Initiative boosts anaerobic digestion expansion plans

Paul Boughton
Anaerobic digestion (AD), which transforms organic material such as food waste and manure into energy, could produce 7.5 per cent of the UK's renewable power by 2020, according to figures from the Department for the Environment, Food and Rural Affairs (Defra).

Defra has launched a task group to stimulate the development of AD technology among public bodies, businesses and farmers. This move follows the publication in February of an official report entitled Anaerobic Digestion - Shared Goals, which has been hailed as a major step forward by Hugh Richmond, director of sustainable power company ENER-G.

"AD is a viable, proven technology that is currently under-deployed in this country compared to other parts of Europe," said Hugh Richmond. "I very much hope the new government-backed task group will help to change attitudes and open people's eyes to the opportunities to AD, which can deliver huge commercial benefits, while helping to hit national targets on carbon emission reductions."

He believes the AD market will receive a substantial boost in April when the value of Renewable Obligation Certificates (ROC) for AD will become 'double ROC'. This government subsidy will significantly increase financial returns on each megawatt hour (MWh) of electricity sold into the national grid.

ENER-G has considerable experience of building, operating and financing major biogas projects across the UK and Europe.

The company is expanding its experienced team of specialist engineers to meet growing demand for methane-rich biogas projects, such as AD.

The company is witnessing demand from sectors such as agriculture, food processing and manufacturing, water and energy, and the waste industry, where ENER-G has significant experience in generating energy from landfill gas.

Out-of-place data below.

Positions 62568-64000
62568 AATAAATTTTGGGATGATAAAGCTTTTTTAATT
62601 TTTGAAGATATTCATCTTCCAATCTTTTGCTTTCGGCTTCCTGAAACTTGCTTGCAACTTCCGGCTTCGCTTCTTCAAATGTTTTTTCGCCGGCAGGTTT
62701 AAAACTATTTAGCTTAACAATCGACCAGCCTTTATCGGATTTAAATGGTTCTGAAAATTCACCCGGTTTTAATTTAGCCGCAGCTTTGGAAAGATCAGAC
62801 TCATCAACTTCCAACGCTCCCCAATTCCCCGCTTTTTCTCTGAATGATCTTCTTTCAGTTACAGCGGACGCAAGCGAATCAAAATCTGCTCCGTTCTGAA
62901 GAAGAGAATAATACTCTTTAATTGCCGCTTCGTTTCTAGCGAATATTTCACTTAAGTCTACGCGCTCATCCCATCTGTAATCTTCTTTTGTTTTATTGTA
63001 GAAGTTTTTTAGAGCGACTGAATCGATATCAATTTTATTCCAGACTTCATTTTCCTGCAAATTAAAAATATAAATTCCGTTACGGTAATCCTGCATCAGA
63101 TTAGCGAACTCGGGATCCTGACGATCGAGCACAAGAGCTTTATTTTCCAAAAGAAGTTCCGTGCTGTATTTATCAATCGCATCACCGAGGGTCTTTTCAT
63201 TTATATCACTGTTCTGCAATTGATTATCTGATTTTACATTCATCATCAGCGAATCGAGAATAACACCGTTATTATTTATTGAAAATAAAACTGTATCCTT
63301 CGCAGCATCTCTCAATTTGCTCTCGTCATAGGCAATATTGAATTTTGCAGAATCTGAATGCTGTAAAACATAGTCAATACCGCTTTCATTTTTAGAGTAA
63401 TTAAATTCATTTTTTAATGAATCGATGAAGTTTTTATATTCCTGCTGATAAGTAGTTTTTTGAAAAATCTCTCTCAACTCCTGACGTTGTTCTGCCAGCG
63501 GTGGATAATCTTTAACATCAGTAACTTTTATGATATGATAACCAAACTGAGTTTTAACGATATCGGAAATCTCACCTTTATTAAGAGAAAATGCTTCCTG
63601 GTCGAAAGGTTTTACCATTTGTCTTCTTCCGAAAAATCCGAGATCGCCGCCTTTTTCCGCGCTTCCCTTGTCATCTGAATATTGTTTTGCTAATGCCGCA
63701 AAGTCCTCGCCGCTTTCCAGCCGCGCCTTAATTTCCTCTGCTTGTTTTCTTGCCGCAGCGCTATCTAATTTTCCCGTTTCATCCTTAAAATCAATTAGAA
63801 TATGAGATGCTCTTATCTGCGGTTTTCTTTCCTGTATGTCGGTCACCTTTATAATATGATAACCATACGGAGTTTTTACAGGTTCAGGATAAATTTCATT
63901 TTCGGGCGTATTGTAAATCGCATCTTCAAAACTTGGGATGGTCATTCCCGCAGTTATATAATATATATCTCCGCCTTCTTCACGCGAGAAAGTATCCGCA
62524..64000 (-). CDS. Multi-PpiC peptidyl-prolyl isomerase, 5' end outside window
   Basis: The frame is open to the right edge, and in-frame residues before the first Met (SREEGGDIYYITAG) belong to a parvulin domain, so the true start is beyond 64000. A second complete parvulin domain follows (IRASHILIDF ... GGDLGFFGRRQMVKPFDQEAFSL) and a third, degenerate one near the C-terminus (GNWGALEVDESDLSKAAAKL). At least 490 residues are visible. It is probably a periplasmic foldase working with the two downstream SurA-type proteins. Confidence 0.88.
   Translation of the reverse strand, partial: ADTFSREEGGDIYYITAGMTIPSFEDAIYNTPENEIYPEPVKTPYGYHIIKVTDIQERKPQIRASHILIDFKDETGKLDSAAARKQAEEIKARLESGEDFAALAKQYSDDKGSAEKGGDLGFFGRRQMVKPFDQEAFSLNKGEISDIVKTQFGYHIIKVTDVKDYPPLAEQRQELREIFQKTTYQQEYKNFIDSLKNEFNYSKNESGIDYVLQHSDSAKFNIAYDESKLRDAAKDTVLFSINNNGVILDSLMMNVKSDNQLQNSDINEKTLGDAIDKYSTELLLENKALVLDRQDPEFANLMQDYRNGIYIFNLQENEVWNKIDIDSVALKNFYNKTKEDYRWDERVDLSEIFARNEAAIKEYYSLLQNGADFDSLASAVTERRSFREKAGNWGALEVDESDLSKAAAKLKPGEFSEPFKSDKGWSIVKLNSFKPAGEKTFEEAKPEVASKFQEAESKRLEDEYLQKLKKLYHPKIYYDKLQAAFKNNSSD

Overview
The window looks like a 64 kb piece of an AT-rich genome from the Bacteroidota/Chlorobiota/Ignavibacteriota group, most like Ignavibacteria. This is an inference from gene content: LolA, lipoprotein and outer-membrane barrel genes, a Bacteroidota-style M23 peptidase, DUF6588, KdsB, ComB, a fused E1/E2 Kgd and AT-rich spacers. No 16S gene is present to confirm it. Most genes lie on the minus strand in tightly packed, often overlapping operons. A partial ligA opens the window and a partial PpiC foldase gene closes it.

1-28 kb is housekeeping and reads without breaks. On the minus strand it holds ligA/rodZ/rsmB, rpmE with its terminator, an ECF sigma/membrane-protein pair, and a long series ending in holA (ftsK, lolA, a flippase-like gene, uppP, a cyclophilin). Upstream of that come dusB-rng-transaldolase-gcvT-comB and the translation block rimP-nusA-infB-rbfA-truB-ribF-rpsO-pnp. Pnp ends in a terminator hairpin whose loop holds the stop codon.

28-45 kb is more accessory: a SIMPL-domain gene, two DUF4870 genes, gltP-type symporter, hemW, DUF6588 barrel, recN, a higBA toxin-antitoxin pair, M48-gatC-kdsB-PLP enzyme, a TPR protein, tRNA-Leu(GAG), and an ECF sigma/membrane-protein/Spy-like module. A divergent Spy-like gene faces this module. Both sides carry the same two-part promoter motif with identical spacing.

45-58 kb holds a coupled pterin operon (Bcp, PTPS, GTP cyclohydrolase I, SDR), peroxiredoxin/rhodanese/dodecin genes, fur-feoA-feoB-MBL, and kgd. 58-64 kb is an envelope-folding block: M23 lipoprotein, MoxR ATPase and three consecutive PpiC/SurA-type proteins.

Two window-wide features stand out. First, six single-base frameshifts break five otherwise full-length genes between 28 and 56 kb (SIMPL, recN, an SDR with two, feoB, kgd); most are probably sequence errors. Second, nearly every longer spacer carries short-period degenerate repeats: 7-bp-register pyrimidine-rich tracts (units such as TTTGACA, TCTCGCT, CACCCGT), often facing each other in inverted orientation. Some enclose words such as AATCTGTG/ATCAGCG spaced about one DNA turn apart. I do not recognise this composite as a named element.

The company has installed and operates in excess of 120MW of biogas generation, primarily from landfill gas, which is of a similar variable quality composition to AD and utilises the same equipment. It has four 165kW biogas CHP units at South West Water's Countess Wear Sewage Treatment Works in Exeter, generating high value electricity from waste, while using the heat generated to service the site.

ENER-G's Hungarian subsidiary, ENER-G ENERGIA TECHNOLOGIA Zrt, is currently installing a EUR2.6 million, 4.5 MW biogas cogeneration project in the Budapest wastewater treatment plant. The project will go online in 2010 and serve some 1.5 million people. ENER-G will additionally manage long-term operations and maintenance services.

"The Budapest wastewater treatment plant is a strong example of how widely deployed AD is in many European countries," said Hugh Richmond.

Digestion plants produce a biogas which has high methane content of 50-70 per cent. This otherwise environmentally damaging gas is a rich fuel that can drive a combined heat & power (CHP) unit to generate both heat and electricity. The heat is used in the digestion plant as well as for heating in nearby buildings and the renewable electricity can be sold into the national grid at a premium price.

The UK currently produces more than 100 million tonnes of organic material annually from food waste, livestock slurry, sewage sludge and energy crops, which could be used to produce biogas.

The UK water industry treats around 66 per cent of the country's sewage sludge using AD technology. It plans to generate 0.8 TWh (terawatts) a year of electricity from AD by 2010. However, Hugh Richmond is endorsing the government's strategy to encourage much wider up-take.

ENER.G is based in Manchester, UK.

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